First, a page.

Our family hid the photo of my Uncle George’s memorial service.
George Hiroshi Masumoto had joined the all-Japanese American 442nd Army infantry regiment and fought in Europe. He was killed Oct. 16, 1944, at Bruyeres in northeastern France while fighting against fascism and for freedom. He was the eldest son in a family of six.
I stumbled on the photo one day when I was about 10. It was in my grandmother’s dresser, stored in a drawer under clothes, tucked away with documents including her alien registration card and a handful of letters and government documents.
She had wrapped the photo with the letter from the Army chaplain informing her of the death of her son. A yellowed white handkerchief protected the documents, bound together with a red ribbon and some fraying twine.
The backstory of the photo and the service confused and overwhelmed me. The photo was taken in 1944 at Gila River Relocation Center, where my family had been imprisoned for two years during World War II because they looked like the enemy.
During World War II, more than 110,000 Americans of Japanese ancestry, many born in the United States and U.S. citizens, were uprooted and forcibly removed from the West Coast and relocated in desolate prison camps scattered throughout the western United States. My family was stripped of rights, evacuated from the farm in Fresno County. They boarded trains for the Arizona desert and were locked up behind barbed wire.
I was born after that time so I never met Uncle George. He, along with hundreds of others, had joined the 442nd regiment and battled Germans in Europe while their families were being incarcerated in America.
I imagine his life was taken by honest German bullets that didn’t discriminate between who looked like an American and who did not. My uncle and others like him strove to prove their loyalty to the country that had judged their parents and siblings as the enemy.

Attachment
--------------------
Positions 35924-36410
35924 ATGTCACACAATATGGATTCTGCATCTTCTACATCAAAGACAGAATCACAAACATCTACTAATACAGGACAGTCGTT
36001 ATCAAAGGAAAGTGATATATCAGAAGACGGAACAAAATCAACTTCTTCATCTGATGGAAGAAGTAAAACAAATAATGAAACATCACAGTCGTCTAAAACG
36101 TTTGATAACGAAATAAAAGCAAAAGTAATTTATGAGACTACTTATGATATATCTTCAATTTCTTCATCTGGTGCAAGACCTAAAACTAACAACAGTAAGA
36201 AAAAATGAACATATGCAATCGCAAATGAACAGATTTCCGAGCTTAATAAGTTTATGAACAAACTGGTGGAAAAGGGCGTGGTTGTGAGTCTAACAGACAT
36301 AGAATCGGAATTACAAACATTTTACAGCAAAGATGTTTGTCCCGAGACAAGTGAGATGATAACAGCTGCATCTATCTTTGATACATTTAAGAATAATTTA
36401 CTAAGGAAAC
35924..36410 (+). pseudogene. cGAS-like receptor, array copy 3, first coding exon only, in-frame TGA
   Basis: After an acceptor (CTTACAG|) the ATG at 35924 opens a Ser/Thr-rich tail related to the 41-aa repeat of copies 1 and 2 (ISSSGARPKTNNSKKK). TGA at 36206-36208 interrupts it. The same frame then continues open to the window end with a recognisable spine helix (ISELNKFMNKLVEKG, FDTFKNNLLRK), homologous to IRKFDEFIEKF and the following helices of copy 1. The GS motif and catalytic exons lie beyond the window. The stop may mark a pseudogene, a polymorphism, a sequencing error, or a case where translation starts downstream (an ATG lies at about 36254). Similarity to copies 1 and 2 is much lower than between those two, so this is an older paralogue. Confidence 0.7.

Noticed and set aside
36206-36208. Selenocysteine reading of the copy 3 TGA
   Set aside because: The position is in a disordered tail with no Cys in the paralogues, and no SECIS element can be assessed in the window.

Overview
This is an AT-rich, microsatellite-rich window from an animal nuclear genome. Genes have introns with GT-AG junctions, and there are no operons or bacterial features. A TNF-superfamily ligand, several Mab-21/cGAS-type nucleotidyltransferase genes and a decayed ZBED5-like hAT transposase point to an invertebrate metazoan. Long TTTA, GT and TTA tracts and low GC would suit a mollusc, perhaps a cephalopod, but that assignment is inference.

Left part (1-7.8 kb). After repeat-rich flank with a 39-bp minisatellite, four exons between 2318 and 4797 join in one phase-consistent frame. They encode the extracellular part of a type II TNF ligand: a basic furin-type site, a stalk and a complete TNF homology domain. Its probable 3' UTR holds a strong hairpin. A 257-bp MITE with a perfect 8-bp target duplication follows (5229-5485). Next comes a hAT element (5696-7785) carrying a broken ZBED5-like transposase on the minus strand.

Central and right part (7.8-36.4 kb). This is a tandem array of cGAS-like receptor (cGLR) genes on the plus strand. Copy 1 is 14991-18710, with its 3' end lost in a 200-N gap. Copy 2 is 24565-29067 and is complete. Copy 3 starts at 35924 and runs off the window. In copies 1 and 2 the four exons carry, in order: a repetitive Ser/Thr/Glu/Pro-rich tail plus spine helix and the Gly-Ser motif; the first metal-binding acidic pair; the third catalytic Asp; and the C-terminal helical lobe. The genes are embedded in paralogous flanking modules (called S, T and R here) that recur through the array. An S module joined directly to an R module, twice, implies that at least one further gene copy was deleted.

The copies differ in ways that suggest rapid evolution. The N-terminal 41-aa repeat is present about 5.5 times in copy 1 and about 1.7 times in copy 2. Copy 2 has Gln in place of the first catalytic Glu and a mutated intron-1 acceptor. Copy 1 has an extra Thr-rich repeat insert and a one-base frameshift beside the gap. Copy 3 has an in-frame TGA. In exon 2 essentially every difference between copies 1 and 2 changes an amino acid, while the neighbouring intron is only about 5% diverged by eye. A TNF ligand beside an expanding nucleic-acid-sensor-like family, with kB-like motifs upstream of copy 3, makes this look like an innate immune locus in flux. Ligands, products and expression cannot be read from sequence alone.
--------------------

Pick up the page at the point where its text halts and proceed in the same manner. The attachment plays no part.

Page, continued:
In the photo, two other Gold Star families complete the portrait. One family has a son who’s dressed in an active Army uniform and holds upright the photo of his deceased brother. My family stands to the right side. My father, who had been drafted into the Army earlier that year, also posed in uniform with his brother and sisters.
My grandfather loosely holds the American flag as if he’s unsure where to place his hands. My grandmother raises the photo of her dead son. She looks confused, sad and lost.
A Gold Star family accepts the flag of a fallen son while held captive because of their faces. A Gold Star mother loses her number one son, spends the rest of her life bewildered because America is where they take freedom away from you. Yet despite the racism, my family returned to California and this valley, worked hard in the fields and struggled to re-establish their identity as Americans.
An immigrant story defines our family. In the midst of the swirling turmoil of prejudice, they forged a life in this country they wanted to call home. Today, as some of the politics of race simmer in our nation, I study the photo of my family taken in the middle of the Arizona desert while locked up because they supposedly were not American enough.
I can see a spirit of resilience in those faces. They affirmed their place in this land and strove for acceptance. Despite all the attempts at exclusion, my family would not be marginalized: They fought for inclusion. This is the story behind a Gold Star family.
My grandmother can now assume her place, recast with a sense of history that she is not alone and can join the ranks of Gold Star mothers. She grieved for her son and a country she rightfully claimed as hers, despite the racism.
David Mas Masumoto is an organic farmer near Fresno and author of several books including “Epitaph for a Peach.” email@example.com.